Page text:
On the one hand, a lack of economic control may be viewed as cause for great concern. Perhaps our condition really is analogous to a pack of monkeys, rolling down a mountain road in a Model-T that has no brakes. Yes, there’s a monkey behind the steering wheel and he looks authoritative and competent—but there’s a good chance that he has absolutely no idea of how to steer or shift gears. If so, only a miracle will prevent a crash.
On the other hand, if no one person or one group is really in control of our economy, maybe that’s a blessing. Maybe we’ve avoided an economic collapse for the past five, ten or twenty years, not because of the efforts of people like Ben Bernanke, but because of their lack of genuine control. I.e., if Ben & Co. had real control over the economy, maybe they’d have caused a catastrophic depression long before now.
I wouldn’t bet on it, but maybe the reason the economy has remained viable for the past forty years is that, in the absence of absolute control, there are still enough vestiges of “free market” strength at work to keep the economy humming despite all of the government’s and Federal Reserve’s ignorant meddling. If so, the more power government grabs, the more likely we’ll suffer a real crash.
However, for now, it appears more likely that:
1) We have forgotten the nature, advantages and effects of a gold-based monetary system;
2) No one really understands nature and effects of today’s fiat currency and therefore can’t reliably predict the consequences of using more or less fiat dollars;
3) Since fiat currency is constantly changing its value, it becomes almost impossible for anyone to judge whether a particular investment is wise or foolish;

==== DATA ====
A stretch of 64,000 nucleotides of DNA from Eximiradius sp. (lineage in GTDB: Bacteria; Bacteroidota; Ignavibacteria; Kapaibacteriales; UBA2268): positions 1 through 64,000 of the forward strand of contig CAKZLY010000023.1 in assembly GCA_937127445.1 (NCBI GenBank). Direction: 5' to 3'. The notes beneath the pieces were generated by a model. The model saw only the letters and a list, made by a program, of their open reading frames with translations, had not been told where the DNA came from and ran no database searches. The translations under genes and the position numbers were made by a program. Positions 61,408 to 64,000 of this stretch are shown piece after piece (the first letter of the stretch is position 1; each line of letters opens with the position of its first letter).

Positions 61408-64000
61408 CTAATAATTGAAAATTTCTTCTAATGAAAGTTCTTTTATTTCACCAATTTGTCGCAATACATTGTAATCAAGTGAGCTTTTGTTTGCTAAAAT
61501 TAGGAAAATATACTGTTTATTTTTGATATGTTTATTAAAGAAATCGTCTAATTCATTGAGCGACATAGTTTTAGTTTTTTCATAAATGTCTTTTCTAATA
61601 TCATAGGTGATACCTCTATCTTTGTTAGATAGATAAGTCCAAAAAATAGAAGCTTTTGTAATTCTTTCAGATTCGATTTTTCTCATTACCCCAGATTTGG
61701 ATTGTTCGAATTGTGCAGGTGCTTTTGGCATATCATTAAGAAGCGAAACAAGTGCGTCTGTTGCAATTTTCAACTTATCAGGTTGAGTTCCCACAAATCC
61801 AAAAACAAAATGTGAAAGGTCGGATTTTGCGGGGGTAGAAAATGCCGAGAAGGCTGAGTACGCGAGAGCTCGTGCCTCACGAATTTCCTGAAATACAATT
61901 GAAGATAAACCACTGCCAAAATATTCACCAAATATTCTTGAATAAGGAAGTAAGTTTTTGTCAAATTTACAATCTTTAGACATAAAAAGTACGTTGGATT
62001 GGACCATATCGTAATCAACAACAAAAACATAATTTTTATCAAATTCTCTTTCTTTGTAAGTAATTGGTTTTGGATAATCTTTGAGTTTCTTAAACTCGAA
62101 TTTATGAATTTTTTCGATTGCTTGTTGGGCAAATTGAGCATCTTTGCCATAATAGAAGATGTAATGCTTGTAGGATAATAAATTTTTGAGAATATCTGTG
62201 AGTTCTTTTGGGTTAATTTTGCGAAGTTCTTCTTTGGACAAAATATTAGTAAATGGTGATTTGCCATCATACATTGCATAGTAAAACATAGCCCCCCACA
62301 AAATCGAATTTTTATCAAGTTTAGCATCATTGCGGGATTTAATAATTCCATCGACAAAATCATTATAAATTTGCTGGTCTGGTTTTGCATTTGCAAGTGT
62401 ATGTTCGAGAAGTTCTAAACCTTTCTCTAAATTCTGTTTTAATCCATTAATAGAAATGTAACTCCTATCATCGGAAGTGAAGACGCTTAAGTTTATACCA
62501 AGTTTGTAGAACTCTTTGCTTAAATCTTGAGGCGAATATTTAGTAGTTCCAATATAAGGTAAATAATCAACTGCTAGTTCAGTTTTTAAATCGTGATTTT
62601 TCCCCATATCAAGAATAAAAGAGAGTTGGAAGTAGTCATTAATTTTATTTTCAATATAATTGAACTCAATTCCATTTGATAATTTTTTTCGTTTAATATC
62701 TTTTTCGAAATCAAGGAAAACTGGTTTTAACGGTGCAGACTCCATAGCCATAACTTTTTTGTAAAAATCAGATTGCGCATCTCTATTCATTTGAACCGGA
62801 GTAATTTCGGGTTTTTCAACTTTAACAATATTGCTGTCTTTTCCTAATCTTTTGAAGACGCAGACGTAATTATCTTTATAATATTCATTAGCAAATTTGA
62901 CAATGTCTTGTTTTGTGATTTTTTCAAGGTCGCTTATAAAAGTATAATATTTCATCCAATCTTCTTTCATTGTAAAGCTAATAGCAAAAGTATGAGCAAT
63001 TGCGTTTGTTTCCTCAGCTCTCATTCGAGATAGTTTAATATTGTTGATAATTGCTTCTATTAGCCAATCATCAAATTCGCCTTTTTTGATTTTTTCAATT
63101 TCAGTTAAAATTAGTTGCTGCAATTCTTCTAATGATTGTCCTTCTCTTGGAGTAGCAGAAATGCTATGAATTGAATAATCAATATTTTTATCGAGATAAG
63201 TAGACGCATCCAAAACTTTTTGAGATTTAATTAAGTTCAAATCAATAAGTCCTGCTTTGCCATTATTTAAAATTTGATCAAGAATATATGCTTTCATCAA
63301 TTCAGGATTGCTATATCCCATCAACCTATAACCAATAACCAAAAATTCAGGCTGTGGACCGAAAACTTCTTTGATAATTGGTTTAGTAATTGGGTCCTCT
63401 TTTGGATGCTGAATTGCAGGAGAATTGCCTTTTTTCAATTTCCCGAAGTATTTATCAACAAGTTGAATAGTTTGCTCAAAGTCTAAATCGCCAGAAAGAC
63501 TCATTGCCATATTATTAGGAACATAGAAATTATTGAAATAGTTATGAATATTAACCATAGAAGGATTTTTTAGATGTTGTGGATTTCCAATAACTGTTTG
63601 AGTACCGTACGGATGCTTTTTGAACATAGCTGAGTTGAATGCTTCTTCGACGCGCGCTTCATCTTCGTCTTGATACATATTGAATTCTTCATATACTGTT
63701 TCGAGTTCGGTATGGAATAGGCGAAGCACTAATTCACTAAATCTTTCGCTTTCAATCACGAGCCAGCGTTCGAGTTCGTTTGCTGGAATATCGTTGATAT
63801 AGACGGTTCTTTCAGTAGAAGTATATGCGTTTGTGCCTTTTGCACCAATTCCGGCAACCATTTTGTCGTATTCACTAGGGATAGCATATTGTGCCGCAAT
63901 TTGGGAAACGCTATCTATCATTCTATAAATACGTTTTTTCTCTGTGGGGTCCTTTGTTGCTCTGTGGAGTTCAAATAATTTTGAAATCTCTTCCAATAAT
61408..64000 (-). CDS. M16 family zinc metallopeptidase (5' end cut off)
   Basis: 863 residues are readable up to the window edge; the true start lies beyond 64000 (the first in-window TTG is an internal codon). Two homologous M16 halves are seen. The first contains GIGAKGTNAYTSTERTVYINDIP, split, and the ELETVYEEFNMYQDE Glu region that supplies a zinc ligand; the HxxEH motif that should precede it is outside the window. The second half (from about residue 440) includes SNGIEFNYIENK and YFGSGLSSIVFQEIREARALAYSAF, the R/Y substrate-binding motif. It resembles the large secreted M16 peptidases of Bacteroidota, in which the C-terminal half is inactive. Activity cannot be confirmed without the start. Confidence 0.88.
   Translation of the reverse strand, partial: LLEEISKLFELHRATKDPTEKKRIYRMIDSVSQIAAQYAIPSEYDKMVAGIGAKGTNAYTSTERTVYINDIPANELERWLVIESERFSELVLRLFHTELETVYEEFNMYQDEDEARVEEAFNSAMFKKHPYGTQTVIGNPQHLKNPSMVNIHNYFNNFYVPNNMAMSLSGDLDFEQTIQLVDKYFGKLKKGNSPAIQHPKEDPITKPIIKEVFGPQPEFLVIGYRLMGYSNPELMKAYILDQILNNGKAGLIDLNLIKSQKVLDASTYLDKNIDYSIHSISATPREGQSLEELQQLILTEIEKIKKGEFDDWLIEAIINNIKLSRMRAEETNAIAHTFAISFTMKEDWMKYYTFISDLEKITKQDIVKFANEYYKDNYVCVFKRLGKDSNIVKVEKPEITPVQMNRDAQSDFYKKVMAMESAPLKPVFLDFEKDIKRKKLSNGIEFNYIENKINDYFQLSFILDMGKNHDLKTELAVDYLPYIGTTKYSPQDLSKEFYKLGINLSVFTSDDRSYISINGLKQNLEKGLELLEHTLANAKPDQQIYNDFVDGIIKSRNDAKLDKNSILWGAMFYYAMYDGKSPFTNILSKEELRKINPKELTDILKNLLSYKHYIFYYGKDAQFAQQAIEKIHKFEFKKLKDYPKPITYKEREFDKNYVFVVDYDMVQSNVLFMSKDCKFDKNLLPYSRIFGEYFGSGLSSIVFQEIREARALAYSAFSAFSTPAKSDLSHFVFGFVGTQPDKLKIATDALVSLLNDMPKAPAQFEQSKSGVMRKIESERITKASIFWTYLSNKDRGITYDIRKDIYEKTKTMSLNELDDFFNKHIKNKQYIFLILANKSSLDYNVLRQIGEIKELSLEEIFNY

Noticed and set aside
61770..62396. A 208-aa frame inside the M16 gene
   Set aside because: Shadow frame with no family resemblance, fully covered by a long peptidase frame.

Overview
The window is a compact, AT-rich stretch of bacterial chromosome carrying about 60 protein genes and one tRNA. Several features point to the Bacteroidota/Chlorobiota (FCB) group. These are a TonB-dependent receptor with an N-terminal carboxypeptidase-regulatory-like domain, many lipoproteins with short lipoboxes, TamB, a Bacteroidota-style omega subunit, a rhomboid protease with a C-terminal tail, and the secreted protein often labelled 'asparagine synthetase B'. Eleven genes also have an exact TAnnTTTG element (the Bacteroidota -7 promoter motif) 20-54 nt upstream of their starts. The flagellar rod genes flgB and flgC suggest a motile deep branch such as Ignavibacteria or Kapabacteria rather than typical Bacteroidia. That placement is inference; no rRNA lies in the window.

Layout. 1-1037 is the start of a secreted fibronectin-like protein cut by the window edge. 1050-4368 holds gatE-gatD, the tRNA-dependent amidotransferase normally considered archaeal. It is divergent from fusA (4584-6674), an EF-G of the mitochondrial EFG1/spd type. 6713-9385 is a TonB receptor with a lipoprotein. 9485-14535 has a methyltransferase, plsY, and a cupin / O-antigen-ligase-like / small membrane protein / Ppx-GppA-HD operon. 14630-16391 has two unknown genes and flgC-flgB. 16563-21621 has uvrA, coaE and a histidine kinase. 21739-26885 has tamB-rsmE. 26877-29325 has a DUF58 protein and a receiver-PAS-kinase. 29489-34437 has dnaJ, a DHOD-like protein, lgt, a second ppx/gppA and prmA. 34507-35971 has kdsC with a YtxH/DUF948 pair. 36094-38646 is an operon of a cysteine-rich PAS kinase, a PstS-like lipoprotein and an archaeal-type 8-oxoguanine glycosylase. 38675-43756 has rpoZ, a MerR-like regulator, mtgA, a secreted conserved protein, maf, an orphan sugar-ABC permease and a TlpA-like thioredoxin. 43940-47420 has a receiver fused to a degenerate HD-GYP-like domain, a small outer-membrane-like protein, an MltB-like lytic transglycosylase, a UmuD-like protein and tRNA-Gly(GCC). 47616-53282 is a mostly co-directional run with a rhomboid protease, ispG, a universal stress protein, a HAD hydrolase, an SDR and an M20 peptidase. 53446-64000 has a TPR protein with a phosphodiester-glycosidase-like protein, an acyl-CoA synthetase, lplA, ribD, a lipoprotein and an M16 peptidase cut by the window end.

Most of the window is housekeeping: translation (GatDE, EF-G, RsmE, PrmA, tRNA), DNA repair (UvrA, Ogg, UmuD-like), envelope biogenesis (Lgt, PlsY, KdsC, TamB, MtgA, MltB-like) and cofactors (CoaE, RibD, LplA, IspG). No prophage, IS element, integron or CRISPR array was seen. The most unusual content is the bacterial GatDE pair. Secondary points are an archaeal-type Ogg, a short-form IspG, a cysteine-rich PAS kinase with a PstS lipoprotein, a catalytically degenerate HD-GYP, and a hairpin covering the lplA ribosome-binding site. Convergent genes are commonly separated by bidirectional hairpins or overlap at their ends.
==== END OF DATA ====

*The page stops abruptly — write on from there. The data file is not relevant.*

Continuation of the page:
4) Based on the unpredictable value of fiat currency, no one really understands the nature, causes and effects of the current economy;
5) No one is really in control of the economy;
6) Insofar as our economic and monetary systems are highly dependent on public confidence, the inability of anyone to truly control or even understand those systems should diminish public confidence dramatically;
7) As public confidence falls, so will the perceived value of fiat dollars, the strength of our economy and even our nation’s political integrity;
8) In the absence of real understanding and control of our economy and in the absence of public confidence, how will our economy and political system remain intact?
A: By force.
If the United States is going to hold together as a nation, that integration will be increasingly maintained by the force of stricter government regulations and enforcement by a police state.
Implication: By adopting a fiat, paper, debt-based currency, we’ve adopted a monetary system that’s inherently irrational, incomprehensible and uncontrollable by conventional economic means. Because it’s uncontrollable, it’s subject to sudden collapse. A sudden economic collapse might destroy the nation. Rather than allow our irrational monetary and economic systems to collapse under the weight of their intrinsic lies—and risk national collapse as a consequence—people in positions of power will increasingly rely on fraud, criminal acts, brute force and finally a police state.
That’s not a prediction. It’s an observation. It’s already happening.
“Butterfly McQueen” Bernanke is the natural predecessor for Big Brother. Government’s inability to control by means of truth and reason will compel government to try to control by force.
There’s a police state in your future that’s a natural consequence of fiat currency.
The kind of “money” that we choose to use will determine our national fate.
Those currently singing “Don’ worry . . . be happy!” may soon be drowned out by those singing “Homeland! Homeland! Uber alles!”